Information, Disinformation, and Misinformation
Barbara Bush: Law, Politics and Govt
Skill: High School/College
Time Required: Two class periods
In 1975, George Bush became head of the Central Intelligence Agency, America’s “spy” organization. This information-gathering and analysis arm of the federal government is top-secret and, as a result, deals in all 3 modes of intelligence activities noted in the title.
Divide the class into small groups. Tell them that they are intelligence teams at the CIA Training School. It is their responsibility to identify a major news story from somewhere in the world (does not necessarily have to appear to relate to the United States). Try to insure that each group selects a different story. Each group’s job is to:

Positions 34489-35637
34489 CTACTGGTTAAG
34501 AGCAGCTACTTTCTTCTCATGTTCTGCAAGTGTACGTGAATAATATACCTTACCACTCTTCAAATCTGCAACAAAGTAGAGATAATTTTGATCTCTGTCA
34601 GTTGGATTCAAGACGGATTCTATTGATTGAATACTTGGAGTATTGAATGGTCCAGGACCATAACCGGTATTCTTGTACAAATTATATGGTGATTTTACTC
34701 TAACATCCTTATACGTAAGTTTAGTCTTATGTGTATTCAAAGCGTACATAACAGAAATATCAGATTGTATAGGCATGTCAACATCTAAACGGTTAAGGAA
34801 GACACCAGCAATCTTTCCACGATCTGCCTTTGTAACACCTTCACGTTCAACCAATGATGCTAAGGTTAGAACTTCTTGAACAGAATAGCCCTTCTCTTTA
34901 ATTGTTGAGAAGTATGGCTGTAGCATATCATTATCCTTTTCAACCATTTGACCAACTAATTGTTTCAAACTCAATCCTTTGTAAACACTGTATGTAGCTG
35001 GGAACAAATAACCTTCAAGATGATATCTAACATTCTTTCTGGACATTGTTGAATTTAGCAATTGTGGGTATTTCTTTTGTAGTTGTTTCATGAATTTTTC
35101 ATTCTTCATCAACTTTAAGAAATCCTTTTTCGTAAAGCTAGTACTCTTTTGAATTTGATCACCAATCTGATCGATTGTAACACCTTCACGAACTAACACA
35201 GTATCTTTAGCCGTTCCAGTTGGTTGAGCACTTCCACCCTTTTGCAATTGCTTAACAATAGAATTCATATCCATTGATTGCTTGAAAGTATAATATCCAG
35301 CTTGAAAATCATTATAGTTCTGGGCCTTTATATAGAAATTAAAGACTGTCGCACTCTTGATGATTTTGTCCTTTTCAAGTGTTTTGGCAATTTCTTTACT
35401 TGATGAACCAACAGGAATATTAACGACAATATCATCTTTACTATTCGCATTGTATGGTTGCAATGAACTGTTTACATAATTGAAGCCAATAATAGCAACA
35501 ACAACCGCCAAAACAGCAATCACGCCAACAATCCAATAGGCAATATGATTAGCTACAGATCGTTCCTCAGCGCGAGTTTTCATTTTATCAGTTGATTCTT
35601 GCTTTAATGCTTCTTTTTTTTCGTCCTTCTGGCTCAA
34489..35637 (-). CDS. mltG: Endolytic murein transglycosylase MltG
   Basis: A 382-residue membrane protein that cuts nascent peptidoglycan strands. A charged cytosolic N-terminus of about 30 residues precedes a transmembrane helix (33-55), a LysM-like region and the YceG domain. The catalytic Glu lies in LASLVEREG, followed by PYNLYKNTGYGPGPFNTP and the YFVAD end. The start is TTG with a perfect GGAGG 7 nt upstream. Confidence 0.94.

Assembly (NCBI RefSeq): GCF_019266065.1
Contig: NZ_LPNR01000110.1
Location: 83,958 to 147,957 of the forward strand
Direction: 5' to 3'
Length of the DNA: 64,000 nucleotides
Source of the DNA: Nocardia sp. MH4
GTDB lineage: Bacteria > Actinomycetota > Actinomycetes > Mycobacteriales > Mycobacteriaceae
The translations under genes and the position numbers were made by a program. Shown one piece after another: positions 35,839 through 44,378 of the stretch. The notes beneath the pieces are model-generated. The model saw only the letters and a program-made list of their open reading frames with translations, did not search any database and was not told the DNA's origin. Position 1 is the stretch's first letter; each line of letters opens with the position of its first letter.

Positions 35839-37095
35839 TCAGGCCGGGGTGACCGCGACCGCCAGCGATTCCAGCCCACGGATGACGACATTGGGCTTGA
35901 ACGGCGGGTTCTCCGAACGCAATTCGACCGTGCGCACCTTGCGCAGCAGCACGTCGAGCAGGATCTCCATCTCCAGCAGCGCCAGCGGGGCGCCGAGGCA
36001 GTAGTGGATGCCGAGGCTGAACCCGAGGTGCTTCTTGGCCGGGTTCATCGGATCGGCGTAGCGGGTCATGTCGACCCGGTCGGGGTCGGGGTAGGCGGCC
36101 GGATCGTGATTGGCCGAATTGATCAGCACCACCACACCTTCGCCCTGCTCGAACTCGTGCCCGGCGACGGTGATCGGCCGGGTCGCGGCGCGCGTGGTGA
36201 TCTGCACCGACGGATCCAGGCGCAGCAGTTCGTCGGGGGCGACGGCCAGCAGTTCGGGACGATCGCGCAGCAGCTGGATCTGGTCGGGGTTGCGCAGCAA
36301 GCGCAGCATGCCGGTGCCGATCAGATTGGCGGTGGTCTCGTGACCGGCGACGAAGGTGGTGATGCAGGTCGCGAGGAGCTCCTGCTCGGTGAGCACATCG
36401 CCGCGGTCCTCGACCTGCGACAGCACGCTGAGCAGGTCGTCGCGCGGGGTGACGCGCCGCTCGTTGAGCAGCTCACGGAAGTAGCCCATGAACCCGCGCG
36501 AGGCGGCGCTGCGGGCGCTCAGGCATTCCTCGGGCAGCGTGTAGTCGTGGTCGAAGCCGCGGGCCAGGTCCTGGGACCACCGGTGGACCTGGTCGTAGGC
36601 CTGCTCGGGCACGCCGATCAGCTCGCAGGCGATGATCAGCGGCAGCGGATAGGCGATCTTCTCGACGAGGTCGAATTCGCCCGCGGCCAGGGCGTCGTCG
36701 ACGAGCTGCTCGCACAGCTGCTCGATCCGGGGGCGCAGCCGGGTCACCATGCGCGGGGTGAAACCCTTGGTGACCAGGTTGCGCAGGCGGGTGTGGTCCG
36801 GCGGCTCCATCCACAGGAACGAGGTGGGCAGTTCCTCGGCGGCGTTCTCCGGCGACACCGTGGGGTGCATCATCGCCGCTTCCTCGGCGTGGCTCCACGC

1. create a summary of the story that is unbiased (information); 2. look again at the story and identify (then write out) ways in which the events could be reported incorrectly and that would be considered “honest mistakes” (misinformation); 3. examine the story again and look for ways (then write them out) to purposefully distort the data (disinformation) so as to create an international incident or major misunderstanding among allies. Describe what might take place as a result of the disinformation. After each group has presented its work, discuss with students the implications of each form of data in today’s global community.
This lesson can be done without any particular websites, but the following treatment of disinformation gives a lucid overview.
This lesson was developed by Bette Brooks, Kent State University.